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Zero Tolerance of Pressure Damage - Mapping The Future

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The Pressure Ulcer Prevention Team is a unique, quality focused Service

provided by Bradford District Care Foundation Trust and Airedale,

Wharfedale & Craven Clinical Commissioning Group.  The Team’s main

focus is to adopt a ‘Zero Tolerance’ to Pressure Ulcers and work towards a

reduction in prevalence.  The Team consists of seven highly experienced

qualified nurses who have all spent significant periods of time working

within busy District Nursing Teams, so are aware of the challenges faced

on a daily basis. The role of the team encompasses working closely with

District Nursing Teams providing training, education and support, whilst

monitoring pressure ulcer incidence and assessing for appropriate pressure relieving equipment.

One of the most challenging aspects of the role is providing support during the assessment for pressure relieving equipment or when the patient chooses to decline these interventions.  To assist with these challenges we have been using interface pressure mapping technology –The Foreside Pressure Mapping System from Sumed International (UK) Ltd.  This system collects interface pressure data which is then displayed as visual images on a computer tablet. This clearly shows areas of high and low pressures and the effects of different equipment or positioning.




The Foresite system comprises of a sensor mat attached to a computer tablet which collects data and displays images.

Snapshots can then be taken to record specific images and

allow data review and interpretation after the

session has been complete. The Pressure Ulcer Prevention Team used the

Foresite pressure imaging system to collect

data and images, demonstrating interface pressures to ensure a 

patient due to be discharged home was provided with the most effective pressure relieving seating whilst maintaining her

independence.  The Team were also able to use the data and images to improve concordance by

demonstrating to a patient the effectiveness and importance of pressure reliving equipment with both visual images and data.

The data was collected and interpreted in accordance with The Interface Pressure Mapping Best Practice Guidelines (2014)



Pressure mapping data was collected for two different patients. Patient One had a number of equipment options but needed to be able to stand from the chair to maintain independence, whilst the effectiveness of the equipment needed to be demonstrated to Patient Two to improve understanding and concordance. The imaging and data obtained enabled the Pressure Ulcer Prevention Team to resolve the challenges they faced for both patients with minimal effort and disturbance for the patients.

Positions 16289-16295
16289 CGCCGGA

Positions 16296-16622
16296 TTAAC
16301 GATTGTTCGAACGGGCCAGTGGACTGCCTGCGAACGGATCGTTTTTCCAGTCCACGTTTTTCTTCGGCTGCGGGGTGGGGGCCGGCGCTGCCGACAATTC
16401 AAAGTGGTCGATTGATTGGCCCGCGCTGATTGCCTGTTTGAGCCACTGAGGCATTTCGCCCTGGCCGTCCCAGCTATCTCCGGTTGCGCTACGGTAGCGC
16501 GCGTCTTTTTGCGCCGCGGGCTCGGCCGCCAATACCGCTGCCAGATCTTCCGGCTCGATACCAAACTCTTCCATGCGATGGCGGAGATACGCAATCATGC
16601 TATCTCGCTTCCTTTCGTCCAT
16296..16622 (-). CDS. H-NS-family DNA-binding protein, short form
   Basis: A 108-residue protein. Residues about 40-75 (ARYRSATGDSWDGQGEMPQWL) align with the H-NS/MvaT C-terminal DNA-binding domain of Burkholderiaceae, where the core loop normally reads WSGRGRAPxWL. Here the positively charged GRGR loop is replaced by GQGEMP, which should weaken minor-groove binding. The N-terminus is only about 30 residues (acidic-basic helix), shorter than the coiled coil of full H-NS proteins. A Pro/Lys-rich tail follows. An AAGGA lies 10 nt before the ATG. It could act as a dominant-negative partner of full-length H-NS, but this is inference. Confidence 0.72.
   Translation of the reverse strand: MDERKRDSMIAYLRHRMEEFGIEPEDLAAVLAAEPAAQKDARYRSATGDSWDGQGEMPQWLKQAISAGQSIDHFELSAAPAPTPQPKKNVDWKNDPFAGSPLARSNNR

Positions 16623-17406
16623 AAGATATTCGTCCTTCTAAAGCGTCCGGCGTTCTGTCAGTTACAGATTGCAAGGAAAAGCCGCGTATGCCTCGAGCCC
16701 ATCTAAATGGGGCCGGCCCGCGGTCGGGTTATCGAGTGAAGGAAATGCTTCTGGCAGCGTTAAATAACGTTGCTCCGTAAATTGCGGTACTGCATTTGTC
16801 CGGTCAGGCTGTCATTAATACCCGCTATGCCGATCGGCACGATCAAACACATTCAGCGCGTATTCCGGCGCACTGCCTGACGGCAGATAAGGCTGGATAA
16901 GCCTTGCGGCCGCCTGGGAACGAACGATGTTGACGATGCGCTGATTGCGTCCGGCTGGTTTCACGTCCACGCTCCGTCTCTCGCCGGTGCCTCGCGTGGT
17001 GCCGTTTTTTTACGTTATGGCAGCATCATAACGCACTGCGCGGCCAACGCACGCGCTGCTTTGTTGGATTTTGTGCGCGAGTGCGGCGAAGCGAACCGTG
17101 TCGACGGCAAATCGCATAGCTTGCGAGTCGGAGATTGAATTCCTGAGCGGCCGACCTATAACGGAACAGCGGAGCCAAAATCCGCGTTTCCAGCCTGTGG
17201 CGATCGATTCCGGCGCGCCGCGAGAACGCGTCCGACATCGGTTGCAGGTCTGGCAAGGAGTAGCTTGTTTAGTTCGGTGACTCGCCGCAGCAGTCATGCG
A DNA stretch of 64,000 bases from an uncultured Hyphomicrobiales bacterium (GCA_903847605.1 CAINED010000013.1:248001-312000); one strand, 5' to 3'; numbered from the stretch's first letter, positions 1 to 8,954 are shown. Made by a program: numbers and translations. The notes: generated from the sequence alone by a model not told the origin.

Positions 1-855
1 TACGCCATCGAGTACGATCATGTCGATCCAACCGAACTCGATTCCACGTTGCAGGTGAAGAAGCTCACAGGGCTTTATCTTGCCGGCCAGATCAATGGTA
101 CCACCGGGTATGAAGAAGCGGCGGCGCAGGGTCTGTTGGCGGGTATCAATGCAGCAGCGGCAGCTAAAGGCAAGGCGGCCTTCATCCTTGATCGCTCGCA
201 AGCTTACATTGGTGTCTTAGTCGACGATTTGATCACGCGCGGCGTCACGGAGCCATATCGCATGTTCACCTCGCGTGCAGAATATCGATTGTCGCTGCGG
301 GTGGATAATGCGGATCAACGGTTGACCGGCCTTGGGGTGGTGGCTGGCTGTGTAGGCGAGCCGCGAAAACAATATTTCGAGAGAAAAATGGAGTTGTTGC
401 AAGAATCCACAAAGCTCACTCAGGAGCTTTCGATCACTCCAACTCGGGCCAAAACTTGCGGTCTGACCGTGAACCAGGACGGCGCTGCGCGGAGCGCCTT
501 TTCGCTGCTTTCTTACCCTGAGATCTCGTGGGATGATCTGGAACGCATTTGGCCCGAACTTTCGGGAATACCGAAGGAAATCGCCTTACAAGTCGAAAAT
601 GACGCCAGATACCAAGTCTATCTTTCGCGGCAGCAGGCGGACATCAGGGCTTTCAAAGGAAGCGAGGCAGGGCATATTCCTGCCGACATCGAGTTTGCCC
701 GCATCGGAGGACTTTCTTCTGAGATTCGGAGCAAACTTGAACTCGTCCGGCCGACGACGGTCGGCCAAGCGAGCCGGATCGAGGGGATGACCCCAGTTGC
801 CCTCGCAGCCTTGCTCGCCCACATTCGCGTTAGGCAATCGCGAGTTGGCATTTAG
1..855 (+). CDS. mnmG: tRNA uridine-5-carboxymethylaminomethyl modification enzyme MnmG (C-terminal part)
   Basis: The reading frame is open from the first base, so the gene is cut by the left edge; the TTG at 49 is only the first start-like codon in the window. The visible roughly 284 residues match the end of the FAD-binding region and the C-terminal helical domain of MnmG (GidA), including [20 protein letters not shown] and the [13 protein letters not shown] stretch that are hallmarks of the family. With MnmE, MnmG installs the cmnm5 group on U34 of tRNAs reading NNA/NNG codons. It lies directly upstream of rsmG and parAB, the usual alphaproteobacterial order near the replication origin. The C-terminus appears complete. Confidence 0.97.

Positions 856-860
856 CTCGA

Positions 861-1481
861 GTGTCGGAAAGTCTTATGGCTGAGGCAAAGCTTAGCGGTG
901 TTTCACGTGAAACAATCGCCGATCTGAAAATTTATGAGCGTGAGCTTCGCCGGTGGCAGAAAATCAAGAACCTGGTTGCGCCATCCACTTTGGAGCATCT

Patient One

The initial feeling of the discharge team was that the patient would be provided with a higher level of pressure relief by using an alternating air cushion following discharge home, where less frequent position changes could be offered. The Foresite Pressure Mapping System was used to assess the patient to ensure that this was the most appropriate piece of pressure relieving equipment available.   The average peak pressure using the alternating air cushion was 33.62mmHg compared to a significantly lower reading of 24.42mmHg on a standard gel cushion.  This difference was further highlighted as the gel cushion demonstrated a greater area of emersion into the cushion with a surface area of 937.09cm2 compared to 724.19cm2 for the alternating air cushion. 


Not only did the patient report greater comfort from the gel cushion, but had

increased confidence in standing from the chair due to a more stable base. 

The discharge team and the patient’s family were reassured that the gel cushion

offered better pressure relief, and the patient was subsequently discharged

home and has encountered no problems with regard to skin integrity.



Patient Two

Patient Two had a healed category 4 pressure ulcer to the sacrum, but was non concordance with the use of pressure relieving equipment. This had previously been an issue and had resulted in the deterioration of the pressure ulcer. The patient expressed that he would like to sit in the lounge and interact socially with family and friends, but had previously been non concordant with pressure relieving equipment.  

The Foresite Xsensor Pressure Mapping System proved to be a powerful way to demonstrate the benefits of using pressure relieving equipment and resolved the patient non-concordance.  The category 4 pressure damage remains healed.




We have now implemented the use of pressure imaging more widely throughout our service and will be looking to monitor other associated benefits in terms of improved education, healing rates and reduced treatment and review costs.
















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